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LostInParadise's avatar

What do you think about this approach to teaching?

Asked by LostInParadise (23969points) November 2nd, 2012

I just heard about this project done by the non-profit One Laptop Per Child organization. They gave out laptops with leaning apps to each child in an Ethiopian village without giving them any instructions. The children figured out how to run the apps and gave indication that they are learning from them. The head of the organization, Nicholas Negroponte, is curious to know if the children will eventually be able to teach themselves to read.

My reaction is one of cautious optimism. I think that there is much that the children can teach themselves. I particularly like that they seem to be collaborating with one another. What happens when they get older and the novelty of the laptops wears off? There is a degree of self-discipline required for learning. Some children may have it, but I am skeptical if the majority do.

Suppose a single teacher were placed in the village. There are too many children to put them all in a single classroom. Instead, the teacher would be a resource, motivator and a coach. The teacher would answer questions and guide students in the right direction. It could be something as simple as saying that in order to learn one thing it will be necessary to learn something else. If there is sufficient interest, the teacher might give a lecture on a particular subject.

I feel a little uneasy about the idea that technology can solve everything and that we can eliminate humans from the equation. Technology should be viewed as a an aid to education, a way of multiplying the effectiveness of a given teacher.

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7 Answers

wundayatta's avatar

The issue is not so much technology or teachers but where can kids get the knowledge they need. Some or a lot could come from static sources like computers or books or even the world around them. Some will come from people like their parents and siblings and community members and teachers, if they have them.

All can work together to help kids learn. It’s a matter of resources. Are there resources to hire teachers? Are there resources to provide computers? Or smartphones? And what is the best and most sustainable use of resources?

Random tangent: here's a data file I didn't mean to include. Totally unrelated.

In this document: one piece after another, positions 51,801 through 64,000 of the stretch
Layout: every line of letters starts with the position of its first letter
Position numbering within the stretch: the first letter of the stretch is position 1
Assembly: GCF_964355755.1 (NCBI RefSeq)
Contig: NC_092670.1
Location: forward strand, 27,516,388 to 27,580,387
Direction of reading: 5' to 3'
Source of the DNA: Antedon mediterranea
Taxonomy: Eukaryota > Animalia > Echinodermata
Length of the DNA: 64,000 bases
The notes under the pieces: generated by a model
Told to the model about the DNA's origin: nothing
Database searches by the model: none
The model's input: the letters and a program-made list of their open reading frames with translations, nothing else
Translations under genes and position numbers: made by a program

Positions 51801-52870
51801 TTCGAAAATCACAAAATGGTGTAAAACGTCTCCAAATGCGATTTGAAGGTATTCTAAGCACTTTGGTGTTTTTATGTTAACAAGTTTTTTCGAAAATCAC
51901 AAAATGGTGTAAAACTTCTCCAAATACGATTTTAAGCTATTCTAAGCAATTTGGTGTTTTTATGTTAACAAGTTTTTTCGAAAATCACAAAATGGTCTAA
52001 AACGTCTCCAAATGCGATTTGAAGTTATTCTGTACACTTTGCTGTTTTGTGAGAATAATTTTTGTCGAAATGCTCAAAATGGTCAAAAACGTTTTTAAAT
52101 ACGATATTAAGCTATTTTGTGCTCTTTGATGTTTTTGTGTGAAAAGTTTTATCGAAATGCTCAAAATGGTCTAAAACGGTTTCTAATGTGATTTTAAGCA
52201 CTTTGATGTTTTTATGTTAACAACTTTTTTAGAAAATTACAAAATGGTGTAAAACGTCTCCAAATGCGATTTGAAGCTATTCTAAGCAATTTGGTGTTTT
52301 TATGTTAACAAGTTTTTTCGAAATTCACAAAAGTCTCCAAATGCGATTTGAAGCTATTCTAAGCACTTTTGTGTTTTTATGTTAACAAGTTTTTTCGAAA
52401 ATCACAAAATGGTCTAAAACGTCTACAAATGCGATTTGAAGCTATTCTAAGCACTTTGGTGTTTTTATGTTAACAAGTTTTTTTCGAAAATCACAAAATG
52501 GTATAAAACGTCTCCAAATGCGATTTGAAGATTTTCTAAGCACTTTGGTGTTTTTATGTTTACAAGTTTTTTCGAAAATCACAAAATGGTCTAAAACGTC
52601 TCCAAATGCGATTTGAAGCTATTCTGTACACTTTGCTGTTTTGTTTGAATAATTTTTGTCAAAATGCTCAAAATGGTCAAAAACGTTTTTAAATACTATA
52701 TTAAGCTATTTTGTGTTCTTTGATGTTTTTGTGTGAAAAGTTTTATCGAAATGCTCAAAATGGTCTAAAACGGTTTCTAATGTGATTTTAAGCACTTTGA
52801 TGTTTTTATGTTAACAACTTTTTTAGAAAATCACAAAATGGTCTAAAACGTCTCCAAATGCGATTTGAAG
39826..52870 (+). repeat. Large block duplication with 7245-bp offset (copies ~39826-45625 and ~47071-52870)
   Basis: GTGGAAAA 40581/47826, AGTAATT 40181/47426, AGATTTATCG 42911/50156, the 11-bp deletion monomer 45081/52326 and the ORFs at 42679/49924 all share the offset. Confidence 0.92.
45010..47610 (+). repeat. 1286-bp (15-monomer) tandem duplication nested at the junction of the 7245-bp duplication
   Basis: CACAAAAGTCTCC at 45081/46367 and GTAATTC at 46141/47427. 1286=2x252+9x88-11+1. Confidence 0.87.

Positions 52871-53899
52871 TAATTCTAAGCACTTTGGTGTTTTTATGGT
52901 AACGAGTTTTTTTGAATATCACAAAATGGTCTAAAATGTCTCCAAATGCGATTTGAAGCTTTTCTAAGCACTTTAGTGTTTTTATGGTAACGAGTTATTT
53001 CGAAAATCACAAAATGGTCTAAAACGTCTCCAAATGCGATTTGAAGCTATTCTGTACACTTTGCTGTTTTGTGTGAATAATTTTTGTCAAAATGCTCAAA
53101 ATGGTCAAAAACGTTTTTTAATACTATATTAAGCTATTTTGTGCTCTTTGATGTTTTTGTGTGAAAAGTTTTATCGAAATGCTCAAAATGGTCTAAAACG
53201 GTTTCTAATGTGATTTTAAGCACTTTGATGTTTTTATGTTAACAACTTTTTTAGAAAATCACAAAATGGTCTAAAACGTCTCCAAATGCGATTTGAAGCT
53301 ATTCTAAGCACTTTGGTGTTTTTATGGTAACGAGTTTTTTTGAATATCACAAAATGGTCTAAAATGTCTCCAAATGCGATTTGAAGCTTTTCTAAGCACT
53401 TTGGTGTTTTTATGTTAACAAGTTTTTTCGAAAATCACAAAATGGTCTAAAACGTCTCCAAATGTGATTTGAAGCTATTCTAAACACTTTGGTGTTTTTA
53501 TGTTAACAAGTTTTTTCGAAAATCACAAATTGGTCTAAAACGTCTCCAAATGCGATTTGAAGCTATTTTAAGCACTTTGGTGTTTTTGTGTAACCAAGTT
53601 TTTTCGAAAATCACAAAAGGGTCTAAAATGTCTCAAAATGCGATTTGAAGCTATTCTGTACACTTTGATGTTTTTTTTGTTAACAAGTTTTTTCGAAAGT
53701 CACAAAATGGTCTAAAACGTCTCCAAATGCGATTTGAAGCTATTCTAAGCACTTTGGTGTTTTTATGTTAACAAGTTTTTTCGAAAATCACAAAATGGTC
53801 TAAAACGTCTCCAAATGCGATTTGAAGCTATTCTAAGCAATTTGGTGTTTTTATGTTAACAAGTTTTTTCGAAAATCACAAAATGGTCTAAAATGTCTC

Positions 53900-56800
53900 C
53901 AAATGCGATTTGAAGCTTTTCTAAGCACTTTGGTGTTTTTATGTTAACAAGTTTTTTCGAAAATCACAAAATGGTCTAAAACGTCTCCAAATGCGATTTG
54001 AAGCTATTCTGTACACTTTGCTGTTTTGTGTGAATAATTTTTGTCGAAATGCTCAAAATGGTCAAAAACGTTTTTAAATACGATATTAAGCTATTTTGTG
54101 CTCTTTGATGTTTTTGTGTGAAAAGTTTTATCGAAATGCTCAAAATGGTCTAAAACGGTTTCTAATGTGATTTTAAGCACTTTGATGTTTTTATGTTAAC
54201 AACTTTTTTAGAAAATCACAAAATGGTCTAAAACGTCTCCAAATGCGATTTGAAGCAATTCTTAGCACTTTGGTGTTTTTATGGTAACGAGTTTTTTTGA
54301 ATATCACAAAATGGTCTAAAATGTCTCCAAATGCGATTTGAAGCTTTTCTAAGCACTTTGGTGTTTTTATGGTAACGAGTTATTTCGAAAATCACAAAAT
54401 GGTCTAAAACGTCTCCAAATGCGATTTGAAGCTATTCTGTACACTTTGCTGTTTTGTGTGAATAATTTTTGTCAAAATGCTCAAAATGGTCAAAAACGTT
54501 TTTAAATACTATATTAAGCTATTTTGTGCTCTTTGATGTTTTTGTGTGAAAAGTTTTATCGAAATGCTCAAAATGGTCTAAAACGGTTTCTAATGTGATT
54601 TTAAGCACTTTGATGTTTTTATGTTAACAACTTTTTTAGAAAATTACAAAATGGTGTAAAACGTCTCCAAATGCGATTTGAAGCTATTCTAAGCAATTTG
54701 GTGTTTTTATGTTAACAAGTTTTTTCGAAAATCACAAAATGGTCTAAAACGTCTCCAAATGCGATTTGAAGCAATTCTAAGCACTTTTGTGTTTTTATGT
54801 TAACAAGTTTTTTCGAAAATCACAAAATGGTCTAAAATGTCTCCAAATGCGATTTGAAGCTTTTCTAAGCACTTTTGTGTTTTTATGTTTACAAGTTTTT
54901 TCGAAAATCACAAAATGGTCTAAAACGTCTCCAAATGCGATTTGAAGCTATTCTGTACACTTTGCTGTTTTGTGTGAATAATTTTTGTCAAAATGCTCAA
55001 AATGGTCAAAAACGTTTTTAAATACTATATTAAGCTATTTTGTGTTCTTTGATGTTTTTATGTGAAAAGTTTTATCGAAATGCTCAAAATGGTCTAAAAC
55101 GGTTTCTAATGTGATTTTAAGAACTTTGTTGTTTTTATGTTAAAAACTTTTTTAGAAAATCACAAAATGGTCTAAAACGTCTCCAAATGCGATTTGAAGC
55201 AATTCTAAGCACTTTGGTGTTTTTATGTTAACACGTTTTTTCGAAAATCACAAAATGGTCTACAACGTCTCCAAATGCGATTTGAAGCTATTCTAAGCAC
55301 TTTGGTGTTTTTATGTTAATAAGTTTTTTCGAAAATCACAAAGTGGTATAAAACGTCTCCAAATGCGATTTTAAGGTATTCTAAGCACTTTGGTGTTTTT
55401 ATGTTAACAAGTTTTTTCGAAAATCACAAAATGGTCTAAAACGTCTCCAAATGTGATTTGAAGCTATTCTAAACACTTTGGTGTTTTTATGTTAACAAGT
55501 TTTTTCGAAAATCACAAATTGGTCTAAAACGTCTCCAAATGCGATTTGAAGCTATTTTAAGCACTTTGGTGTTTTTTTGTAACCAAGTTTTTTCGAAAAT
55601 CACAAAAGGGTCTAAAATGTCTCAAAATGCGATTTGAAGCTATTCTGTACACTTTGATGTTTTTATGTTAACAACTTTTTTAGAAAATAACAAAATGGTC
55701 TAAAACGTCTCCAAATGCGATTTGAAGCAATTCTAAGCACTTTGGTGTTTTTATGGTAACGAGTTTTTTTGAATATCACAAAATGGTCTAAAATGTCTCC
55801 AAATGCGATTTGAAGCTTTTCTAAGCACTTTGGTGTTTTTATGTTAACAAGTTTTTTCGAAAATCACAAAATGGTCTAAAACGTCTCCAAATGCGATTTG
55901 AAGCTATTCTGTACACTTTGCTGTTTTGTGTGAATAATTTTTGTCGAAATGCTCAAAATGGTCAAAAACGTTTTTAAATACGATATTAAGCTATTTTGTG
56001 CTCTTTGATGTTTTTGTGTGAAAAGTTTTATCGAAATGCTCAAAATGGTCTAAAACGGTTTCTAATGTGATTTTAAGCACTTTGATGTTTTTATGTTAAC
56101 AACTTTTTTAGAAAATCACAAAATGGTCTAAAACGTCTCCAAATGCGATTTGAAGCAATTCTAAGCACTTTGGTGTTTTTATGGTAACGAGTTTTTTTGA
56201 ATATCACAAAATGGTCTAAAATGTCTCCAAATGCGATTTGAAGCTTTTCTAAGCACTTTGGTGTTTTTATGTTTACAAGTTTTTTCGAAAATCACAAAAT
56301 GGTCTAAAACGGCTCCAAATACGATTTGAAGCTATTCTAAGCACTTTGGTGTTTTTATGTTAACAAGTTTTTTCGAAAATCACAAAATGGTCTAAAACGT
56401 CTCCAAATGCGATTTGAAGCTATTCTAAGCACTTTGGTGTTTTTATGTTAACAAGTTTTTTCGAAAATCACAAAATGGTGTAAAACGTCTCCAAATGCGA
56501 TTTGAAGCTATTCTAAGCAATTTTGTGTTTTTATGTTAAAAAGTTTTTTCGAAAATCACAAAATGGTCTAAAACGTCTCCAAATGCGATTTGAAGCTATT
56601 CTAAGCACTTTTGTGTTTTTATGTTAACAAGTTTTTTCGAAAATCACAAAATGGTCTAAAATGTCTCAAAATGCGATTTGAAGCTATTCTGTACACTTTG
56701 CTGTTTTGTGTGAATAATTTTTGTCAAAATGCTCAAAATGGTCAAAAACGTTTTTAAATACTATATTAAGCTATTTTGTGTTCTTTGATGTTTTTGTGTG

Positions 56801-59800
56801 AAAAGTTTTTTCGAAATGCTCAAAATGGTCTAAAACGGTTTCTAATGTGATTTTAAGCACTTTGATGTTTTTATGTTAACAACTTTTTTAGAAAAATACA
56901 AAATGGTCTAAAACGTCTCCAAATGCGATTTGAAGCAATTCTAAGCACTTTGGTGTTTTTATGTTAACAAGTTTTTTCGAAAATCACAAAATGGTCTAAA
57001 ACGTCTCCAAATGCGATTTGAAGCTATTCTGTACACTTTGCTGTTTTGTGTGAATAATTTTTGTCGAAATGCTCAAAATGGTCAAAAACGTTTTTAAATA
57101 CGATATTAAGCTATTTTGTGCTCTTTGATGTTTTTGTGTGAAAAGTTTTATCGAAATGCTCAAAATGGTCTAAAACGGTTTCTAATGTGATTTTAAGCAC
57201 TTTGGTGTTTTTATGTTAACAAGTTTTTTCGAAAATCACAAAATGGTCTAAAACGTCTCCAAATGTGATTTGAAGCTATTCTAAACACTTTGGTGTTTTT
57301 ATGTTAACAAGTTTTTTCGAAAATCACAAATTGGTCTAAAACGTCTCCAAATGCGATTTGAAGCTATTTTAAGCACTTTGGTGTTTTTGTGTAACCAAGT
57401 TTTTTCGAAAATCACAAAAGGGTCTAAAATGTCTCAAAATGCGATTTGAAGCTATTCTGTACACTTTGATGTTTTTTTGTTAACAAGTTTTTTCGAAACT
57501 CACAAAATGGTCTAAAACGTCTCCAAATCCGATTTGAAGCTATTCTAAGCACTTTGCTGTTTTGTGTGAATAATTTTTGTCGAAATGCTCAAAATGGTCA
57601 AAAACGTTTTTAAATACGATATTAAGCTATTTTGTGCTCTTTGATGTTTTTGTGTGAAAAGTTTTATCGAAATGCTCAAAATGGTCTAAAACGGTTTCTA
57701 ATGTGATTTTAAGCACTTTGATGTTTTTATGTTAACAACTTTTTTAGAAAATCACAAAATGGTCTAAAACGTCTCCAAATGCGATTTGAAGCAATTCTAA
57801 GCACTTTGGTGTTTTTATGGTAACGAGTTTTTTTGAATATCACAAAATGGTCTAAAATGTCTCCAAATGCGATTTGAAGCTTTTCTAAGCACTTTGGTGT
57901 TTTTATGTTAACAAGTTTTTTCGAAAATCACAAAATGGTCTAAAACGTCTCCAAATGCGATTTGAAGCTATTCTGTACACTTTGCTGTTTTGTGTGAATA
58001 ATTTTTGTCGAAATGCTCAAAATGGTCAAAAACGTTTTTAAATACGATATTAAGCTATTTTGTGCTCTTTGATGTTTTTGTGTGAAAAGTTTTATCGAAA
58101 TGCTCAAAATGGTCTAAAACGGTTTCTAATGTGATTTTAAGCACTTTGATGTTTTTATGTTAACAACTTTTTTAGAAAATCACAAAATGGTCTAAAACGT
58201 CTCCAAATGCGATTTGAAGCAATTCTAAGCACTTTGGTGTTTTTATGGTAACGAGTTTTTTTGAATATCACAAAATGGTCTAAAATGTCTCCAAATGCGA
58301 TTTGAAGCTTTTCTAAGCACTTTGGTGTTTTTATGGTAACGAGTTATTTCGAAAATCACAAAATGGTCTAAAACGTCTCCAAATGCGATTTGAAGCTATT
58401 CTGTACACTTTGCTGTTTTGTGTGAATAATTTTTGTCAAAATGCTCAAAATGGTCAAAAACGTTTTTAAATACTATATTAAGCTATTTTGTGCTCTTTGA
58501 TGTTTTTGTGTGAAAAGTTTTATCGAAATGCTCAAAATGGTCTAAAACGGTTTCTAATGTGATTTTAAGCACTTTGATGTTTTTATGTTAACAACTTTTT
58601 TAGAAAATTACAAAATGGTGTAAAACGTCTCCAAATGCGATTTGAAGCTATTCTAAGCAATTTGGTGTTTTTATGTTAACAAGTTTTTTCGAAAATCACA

Kids can teach themselves a lot. But then, so can teachers. On computers, you learn by exploring. A teacher can tell you to look for something it wouldn’t occur to you to look for if you didn’t know it existed. So a teacher can make learning more efficient. Although a teacher’s prejudices can cut off avenues of learning as well.

I agree that a teacher is very helpful. But if you don’t have a teacher, a computer is good.

SpatzieLover's avatar

I feel a little uneasy about the idea that technology can solve everything and that we can eliminate humans from the equation. Technology should be viewed as a an aid to education, a way of multiplying the effectiveness of a given teacher.

You do realize that many homeschooled kids go to a “virtual” school via their laptop in the USA, @LostInParadise?

I see this as an immense opportunity for kids in extremely rural locations to have access to the same books, technology, and information as kids in expensive private schools.

I’m willing to bet the children learn to read quicker than children in conventional schooling. When children have questions and no one is able to answer them, they search for their own answers.

LostInParadise's avatar

Virtual schools still provide some human contact. There are advisers, people to grade tests and people to perform evaluations. In Pennsylvania, where I live, there is a virtual charter school I would be interested in seeing how effective it is. I have my doubts.

An interesting model is provided by Summerhill Even though this is a private school for rich kids, it is similar in that students are responsible for their own education. Summerhill still uses teachers. Setting up something similar to Summerhill in a rural village would in some ways be simpler, since non-educational issues like food, clothing, shelter and discipline are handled by the parents. There would need to be far fewer teachers per student, but I think that even one teacher could make a big difference.

SpatzieLover's avatar

Not all virtual schooling work with a staff. Many are just log in and do homework. Many other homeschoolers use places like Khan Academy to supplement the books in their home…But no matter comparing homeschoolers to rural Ethiopians is comparing apples to oranges.

These are tools as a substitute for no schooling at all. The tablet project makes perfect sense to me. Starting a school takes a lot of financial resources. Tablets are fairly cheap. They are tools to learn, as proven here. And further, OPLC can collect research to see how the kids are learning and how long it takes on average for the kids to teach themselves to read. <—I love this aspect!

This is a great resource for “unschoolers”, too. More proof that children know how to learn all on their own.

LostInParadise's avatar

I will be watching this project with great interest. If it is successful, it could have an impact on learning in all countries. As you mention, there is no shortage of feedback data.

lifeflame's avatar

Check out this TED talk: The Child-Driven Education
It’s amazing what a child can do by him or herself given access to technology and curiosity.

LostInParadise's avatar

You have given me something else to follow. There seems to be a benefit in having the children share computers, so that they learn from one another. It is all very encouraging, but I think they will find that there is still a role for a teacher, especially as the children get older. The teacher’s role will not be to stand in the front of the class and lecture, but to act as a guide and a resource.

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